Important: The status of the COVID-19 crisis constantly changes. The information in this resource is updated frequently.

The Basic Rule — Increased Risk and the General Public

From Navigating COVID-19

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An employee who is not covered by a presumption may claim successfully that his or her COVID-19 illness was work related by proving that his or her risk of contracting the virus was materially greater than that of the general public, or more common at the workplace than among the public.[1] The most relevant cases to the coronavirus outbreak would be two California Supreme Court cases from 1920 related to what's commonly called the Spanish flu –– City and County of San Francisco v. IAC (Slattery)[2] and Engels Copper Mining Co. v. IAC (Rebstock).[3] (Note that the California workers' compensation system was only 2 years old at the time!)

In Slattery, the Supreme Court awarded death benefits to the widow of a hospital steward who died in 1918 of the Spanish flu. The employer argued that the employee did not contract the influenza from his employment because an epidemic of the disease was raging in the city at the time, the disease was highly infectious, it was so general that 1 in 10 city residents contracted it and virtually every member of the community was exposed to it.[4]

The Supreme Court found that the employee was exposed directly to a considerable number of influenza patients and came down with the disease within the period of incubation after his exposure. It explained that if the epidemic were so severe that if the proportion of the afflicted general public was anything like the number of afflicted in the employee’s class, it might be too speculative to award benefits. But the evidence established that 50%-85% of nurses contracted the disease, compared with 10% for the community in general. It found that this percentage was so great that it was reasonable to conclude that the employee's illness was due to the peculiar exposure of his employment.[5]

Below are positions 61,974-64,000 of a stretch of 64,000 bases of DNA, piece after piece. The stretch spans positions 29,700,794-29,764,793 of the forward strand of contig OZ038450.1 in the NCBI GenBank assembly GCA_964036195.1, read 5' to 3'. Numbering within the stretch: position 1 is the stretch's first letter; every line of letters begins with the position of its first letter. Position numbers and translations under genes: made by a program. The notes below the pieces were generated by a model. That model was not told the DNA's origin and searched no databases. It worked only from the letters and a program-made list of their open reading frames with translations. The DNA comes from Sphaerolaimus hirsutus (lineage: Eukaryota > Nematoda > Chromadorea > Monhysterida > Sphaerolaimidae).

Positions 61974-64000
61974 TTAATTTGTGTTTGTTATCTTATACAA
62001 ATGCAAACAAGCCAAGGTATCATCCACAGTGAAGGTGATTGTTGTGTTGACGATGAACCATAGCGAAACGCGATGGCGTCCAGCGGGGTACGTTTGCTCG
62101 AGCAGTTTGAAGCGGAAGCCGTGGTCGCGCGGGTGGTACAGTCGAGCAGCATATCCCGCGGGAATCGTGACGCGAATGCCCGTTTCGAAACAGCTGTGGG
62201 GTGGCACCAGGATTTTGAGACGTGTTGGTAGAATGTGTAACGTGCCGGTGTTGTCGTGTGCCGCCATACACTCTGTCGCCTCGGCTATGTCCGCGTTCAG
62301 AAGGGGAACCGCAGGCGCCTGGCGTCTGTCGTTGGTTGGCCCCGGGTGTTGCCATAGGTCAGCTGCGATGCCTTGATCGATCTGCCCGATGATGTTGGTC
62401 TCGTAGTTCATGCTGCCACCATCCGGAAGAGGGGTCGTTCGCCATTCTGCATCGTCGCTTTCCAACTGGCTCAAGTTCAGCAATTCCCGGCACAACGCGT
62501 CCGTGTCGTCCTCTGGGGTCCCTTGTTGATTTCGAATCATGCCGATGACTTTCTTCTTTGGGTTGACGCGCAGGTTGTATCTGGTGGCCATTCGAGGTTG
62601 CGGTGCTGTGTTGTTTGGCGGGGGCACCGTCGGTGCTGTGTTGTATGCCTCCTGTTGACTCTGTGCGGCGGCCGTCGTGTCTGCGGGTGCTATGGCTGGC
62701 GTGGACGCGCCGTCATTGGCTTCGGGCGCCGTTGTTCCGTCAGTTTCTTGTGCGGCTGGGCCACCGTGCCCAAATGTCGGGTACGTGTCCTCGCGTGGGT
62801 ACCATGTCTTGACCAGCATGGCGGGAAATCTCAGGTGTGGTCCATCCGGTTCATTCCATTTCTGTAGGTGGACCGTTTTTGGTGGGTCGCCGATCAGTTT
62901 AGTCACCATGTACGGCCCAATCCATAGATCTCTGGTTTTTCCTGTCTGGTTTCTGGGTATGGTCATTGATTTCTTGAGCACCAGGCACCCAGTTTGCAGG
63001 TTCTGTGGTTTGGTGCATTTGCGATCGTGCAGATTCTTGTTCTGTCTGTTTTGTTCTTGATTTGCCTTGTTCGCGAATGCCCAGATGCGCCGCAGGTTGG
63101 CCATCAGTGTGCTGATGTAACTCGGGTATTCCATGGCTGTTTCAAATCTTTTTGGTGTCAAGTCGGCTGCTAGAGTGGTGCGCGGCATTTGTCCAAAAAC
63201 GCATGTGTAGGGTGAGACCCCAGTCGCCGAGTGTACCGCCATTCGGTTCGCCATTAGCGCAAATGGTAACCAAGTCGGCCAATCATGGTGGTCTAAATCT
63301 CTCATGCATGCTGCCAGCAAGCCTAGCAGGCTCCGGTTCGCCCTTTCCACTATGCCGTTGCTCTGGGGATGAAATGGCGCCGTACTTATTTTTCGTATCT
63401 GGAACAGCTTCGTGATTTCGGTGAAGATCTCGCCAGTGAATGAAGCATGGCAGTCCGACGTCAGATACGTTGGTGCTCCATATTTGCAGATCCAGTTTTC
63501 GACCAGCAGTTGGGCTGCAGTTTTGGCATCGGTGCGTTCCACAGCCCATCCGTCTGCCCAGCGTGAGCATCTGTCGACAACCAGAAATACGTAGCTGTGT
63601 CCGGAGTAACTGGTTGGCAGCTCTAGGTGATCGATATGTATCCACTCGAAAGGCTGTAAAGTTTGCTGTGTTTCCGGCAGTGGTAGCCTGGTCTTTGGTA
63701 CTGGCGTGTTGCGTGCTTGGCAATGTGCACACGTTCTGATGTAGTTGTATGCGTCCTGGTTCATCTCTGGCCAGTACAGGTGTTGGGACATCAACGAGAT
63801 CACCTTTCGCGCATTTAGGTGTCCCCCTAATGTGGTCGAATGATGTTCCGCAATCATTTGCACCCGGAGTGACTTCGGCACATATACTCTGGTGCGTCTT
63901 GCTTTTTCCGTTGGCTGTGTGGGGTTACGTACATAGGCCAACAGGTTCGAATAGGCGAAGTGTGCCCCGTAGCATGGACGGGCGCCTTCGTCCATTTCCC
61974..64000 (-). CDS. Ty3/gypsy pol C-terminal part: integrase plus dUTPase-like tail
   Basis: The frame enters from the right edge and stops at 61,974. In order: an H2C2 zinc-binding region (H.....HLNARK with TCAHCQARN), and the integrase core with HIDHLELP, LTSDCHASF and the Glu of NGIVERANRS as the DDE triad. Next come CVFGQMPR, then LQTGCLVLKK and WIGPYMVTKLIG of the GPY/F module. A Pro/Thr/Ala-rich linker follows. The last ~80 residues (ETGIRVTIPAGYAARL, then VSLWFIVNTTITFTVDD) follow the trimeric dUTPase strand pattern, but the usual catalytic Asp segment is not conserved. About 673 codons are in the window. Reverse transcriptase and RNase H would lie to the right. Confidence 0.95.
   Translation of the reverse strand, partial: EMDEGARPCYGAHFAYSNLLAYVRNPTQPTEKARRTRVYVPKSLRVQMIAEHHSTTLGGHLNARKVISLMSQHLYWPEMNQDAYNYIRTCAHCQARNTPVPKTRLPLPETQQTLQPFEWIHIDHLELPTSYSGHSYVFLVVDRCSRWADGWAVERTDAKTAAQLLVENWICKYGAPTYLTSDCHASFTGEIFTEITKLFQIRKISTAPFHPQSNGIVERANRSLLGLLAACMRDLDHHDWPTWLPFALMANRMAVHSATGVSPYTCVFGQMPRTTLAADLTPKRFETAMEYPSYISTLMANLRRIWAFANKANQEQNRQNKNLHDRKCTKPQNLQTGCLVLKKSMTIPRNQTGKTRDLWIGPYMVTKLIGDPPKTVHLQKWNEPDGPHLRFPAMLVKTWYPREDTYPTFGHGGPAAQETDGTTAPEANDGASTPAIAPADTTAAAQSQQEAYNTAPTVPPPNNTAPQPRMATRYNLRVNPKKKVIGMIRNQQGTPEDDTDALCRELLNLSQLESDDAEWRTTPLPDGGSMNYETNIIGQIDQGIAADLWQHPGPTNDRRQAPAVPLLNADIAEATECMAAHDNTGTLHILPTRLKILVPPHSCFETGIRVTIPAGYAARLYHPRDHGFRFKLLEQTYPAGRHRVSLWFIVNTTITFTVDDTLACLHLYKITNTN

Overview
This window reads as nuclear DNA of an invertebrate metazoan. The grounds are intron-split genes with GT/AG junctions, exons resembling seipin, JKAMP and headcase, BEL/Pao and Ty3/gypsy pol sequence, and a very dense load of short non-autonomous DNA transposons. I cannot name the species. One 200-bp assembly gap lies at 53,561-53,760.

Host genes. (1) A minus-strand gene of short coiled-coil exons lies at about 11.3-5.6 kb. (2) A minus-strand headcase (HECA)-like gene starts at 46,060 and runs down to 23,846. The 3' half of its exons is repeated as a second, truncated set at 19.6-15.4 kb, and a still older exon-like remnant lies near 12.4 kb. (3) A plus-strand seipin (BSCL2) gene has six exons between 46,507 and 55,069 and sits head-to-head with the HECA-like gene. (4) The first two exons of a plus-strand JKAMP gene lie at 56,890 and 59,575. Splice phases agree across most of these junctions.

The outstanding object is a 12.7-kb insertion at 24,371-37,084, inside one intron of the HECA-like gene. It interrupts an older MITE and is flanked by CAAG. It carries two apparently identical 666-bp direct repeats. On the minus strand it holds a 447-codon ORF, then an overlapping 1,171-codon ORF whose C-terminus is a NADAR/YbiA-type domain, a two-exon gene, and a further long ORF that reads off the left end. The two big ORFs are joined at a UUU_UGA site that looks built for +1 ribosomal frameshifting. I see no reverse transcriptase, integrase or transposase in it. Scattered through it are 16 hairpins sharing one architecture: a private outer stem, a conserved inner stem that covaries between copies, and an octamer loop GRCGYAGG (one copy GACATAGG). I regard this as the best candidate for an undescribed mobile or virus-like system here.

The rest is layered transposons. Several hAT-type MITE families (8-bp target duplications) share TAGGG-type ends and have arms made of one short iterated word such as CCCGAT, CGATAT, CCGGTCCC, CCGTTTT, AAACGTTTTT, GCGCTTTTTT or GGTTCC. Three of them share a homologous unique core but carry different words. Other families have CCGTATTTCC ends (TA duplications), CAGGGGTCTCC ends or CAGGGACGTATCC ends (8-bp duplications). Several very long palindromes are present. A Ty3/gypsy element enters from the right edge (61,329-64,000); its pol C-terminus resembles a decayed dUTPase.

Similarly, in Rebstock, the Supreme Court held that a safety engineer who contracted the Spanish flu that caused a heart condition was entitled to an award of benefits. The employee gave up his regular duties at the employer's request for five or six days to care for co-workers suffering from the disease. The employee contracted the disease himself. The employer argued that he acquired it due to the general exposure to which every member of the community was subjected at the time. Again, the Supreme Court found that the employee's chance of contracting the virus was 5 to 8 times as great as the community at large –– he was "exceptionally exposed" and contracted the disease in the course of employment. [6]

This exception has been applied in other cases. In Bethlehem Steel Co. v. Industrial Acci. Com.,[7] the Supreme Court held that 10 shipyard workers who contracted keratoconjunctivitis, a contagious eye disease, were entitled to benefits even though there was a similar epidemic in the city. It found that “The evidence is quite convincing that the disease in the community outside of the shipyards was of much less proportion compared to the population.”[8] It concluded that the employees met their burden, proving that the risk of contracting the disease by virtue of the employment was materially greater than that of the general public.

In addition, in Pacific Employers Ins. Co. v. Industrial Acci. Com. (Ehrhardt),[9] the Supreme Court awarded compensation benefits to a traveling salesman who contracted a respiratory illness caused by a fungus that thrives in California's San Joaquin Valley and in Arizona, commonly known as Valley fever. Before his employment, the salesman had never been to either region. The court stated: "It was by reason of and incident to his employment that he came in contact with the infection. The risk to which he was subjected by his employment was not the same as that of the public in the endemic area inasmuch as the great majority of the inhabitants there possessed an immunity to the disease which [the employee], living outside the area, lacked."[10] For discussion of other cases, see "Sullivan on Comp" Section 5.9 Occupational Disease.

Application of Increased Risk Exception to COVID-19

Given the cases outlined above, many workers who contract the coronavirus will be able bring workers' compensation claims. That's especially true for employees who contracted the disease during the lockdown.